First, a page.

Nuclear Deal Best Possible Way to Deescalate Tehran-West Tensions

The West should obtain a coherent analysis of the political landscape before adopting policies toward the Islamic Republic, Mousavian said
 Nuclear Deal Best Possible Way to Deescalate Tehran-West Tensions
 Nuclear Deal Best Possible Way to Deescalate Tehran-West Tensions

Reviving the 2015 nuclear deal is the best possible mechanism to reduce tensions between Iran and the West, according to a former diplomat. 
“The best route—one that could ultimately alleviate the current crisis—is the revival of the Iran nuclear deal,” Hossein Mousavian said in an article published by the Middle East Eye. 
The agreement, known as the Joint Comprehensive Plan of Action, promised sanctions relief to Tehran in return for curbs on its nuclear program, but the United States pulled out in 2018 and reimposed tough sanctions that prompted Iran to row back on its commitments.
Negotiations began in April 2021 in Vienna, Austria, to work out how both sides can resume compliance, but have been stalled for months over final differences. 
“Negotiations between Iran and world powers to revive the nuclear deal have turned into a lengthy and fraught process, with no tangible results thus far,” Mousavian said. 
American officials have also said the talks are no longer on the agenda due to other developments, including riots in Iran and accusation of Tehran’s supply of weapons for Russia to be used in its war on Ukraine. 
Robert Malley, the US envoy for Iran, recently declared that the administration was not going to “waste time” on trying to revive the deal, while Tehran was allegedly cracking down on protesters at home and supporting Russia’s war in Ukraine.
Iranian cities have seen protests following the death of a young girl in police custody in late September, which later developed into violent clashes with security forces. 
Officials in Tehran blame the West for provoking and fueling violence among rioters to advance their own political agenda. 
Western countries have also accused Iran of providing Russia with drones for its Ukraine war, which Tehran denies, although admitting that a small number of arial vehicles had been given to Moscow months before the conflict. 
As such, “the revival of the nuclear deal remains in limbo,” Mousavian said. 
Under these circumstances “the West should obtain a coherent analysis of the political landscape before adopting policies toward the Islamic Republic,” according to the expert. 
Contrary to the West’s characterization of recent political developments in Iran, the ongoing social movement does not exhibit the characteristics of a “revolution” that would overthrow the Iranian government, as is often claimed by western media outlets, he explained. 
Mousavian acknowledged that a sizeable segment of the Iranian population—particularly the youth—has a whole range of economic, political and social grievances, which have been aggravated by the US reimposition of sanctions.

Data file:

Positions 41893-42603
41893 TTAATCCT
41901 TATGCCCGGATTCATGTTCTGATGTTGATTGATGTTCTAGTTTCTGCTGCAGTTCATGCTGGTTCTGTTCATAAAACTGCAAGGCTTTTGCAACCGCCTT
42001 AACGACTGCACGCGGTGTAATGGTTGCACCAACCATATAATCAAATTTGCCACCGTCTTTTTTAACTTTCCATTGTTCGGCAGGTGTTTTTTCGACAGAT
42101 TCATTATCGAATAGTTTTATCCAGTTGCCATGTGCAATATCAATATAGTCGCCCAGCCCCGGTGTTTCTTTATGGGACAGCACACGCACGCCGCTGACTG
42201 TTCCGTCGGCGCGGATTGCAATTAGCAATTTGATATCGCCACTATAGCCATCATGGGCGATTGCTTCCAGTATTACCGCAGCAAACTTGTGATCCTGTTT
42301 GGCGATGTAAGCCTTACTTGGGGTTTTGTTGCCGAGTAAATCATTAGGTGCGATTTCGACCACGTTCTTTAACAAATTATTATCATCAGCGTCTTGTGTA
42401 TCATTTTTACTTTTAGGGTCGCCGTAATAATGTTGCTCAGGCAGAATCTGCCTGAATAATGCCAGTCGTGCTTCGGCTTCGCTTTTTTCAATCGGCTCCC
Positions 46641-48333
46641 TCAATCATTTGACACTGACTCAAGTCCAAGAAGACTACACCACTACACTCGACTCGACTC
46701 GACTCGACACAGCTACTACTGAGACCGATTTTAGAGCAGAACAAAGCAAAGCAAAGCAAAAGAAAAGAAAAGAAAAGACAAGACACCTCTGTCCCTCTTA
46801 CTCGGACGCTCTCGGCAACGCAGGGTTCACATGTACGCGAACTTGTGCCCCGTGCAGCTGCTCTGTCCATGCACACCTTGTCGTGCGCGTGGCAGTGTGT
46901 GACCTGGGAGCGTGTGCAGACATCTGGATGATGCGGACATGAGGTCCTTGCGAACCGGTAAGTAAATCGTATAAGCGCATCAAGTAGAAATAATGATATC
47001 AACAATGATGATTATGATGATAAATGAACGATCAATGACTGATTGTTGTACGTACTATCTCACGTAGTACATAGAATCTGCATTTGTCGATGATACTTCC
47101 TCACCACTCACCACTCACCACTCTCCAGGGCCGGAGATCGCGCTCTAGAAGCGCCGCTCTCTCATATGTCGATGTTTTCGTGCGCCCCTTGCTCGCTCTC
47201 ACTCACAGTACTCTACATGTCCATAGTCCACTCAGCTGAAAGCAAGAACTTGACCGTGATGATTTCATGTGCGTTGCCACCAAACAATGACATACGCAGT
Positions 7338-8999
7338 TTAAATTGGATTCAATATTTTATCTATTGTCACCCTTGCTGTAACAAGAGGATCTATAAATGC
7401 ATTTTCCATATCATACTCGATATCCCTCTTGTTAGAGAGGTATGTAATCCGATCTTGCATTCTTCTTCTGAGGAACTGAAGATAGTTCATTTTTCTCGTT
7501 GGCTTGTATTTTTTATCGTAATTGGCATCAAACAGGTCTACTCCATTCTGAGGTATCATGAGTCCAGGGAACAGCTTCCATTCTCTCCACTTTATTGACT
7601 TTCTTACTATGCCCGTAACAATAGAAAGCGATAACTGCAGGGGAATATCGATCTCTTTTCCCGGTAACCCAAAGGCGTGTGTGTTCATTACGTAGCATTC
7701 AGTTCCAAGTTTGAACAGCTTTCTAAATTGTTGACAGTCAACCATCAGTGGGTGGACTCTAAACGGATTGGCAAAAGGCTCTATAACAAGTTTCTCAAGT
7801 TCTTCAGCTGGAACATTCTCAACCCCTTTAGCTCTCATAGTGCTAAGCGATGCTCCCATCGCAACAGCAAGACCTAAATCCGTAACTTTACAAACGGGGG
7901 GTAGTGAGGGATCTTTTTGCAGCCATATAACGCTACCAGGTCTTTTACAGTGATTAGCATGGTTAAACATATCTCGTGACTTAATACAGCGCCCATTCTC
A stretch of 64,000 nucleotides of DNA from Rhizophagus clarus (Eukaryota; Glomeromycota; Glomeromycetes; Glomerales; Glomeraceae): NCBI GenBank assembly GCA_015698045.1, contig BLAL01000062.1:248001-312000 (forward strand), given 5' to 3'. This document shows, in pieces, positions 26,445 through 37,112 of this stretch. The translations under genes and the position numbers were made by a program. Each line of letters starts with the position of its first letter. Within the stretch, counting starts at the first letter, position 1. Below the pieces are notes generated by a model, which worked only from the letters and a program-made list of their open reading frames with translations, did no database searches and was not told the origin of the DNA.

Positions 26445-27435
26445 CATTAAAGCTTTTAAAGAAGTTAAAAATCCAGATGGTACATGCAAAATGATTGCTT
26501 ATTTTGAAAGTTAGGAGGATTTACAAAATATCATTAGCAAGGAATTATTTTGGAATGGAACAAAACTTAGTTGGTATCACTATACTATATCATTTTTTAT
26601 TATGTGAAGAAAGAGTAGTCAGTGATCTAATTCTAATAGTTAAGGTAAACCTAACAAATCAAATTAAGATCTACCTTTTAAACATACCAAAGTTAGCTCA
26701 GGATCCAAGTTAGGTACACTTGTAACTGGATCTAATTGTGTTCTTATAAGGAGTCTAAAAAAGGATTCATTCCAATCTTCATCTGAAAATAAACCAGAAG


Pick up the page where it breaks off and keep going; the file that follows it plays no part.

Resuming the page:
However, these grievances and people’s expressions of frustration do not suggest that the Iranian government will be overthrown, he said. 



Bold Decisions 

Moreover, if western powers try to corner Iran and reinstate UN-led sanctions, Tehran would likely withdraw from the nuclear Non-Proliferation Treaty, Mousavian warned.
Iranian officials have implicitly referred to such a move as an option in case negotiations on restoring the JCPOA fail.  
“Any military strike by Israel or the US would likely then push Iran toward building a nuclear weapon,” Mousavian said. 
Therefore, resurrecting the JCPOA remains the best possible mechanism to ensure that Iran does not divert its energies toward building a nuclear bomb, he said. 
“Revival of the deal would deescalate tensions between the West and Iran, and facilitate the international community’s agenda for a Middle East zone free of weapons of mass destruction.” 
His comments came despite the fact that Iran has always denied the ambition to build an atomic bomb, citing a religious decree by the Leader of the Islamic Revolution Ayatollah Seyyed Ali Khamenei which bans the production, stockpiling and use of weapons of mass destruction. 
On the other hand, Mousavian said, the Iranian government must also revive the JCPOA and make bold decisions on economic reforms and more inclusive social policies in order to address the internal dissatisfaction of the Iranian people.
He called for a state decree on “general amnesty for Iranians abroad” to calm the anger of thousands of Iranian expats, many of whom have family and assets in Iran but are too afraid to visit the country.
“In tandem with more inclusive social policies at home and Iranian neutrality with regards to the Ukraine war, a rapprochement between Iran and Saudi Arabia would be vital to ensuring peace, stability and security in the Persian Gulf and the broader Middle East,” he added. 
Tehran and Riyadh severed diplomatic relations in 2016, following an attack on the Saudi embassy in response to the kingdom’s execution of a Shia cleric. Five rounds of talks have so far been held in Iraq to repair the ties. 

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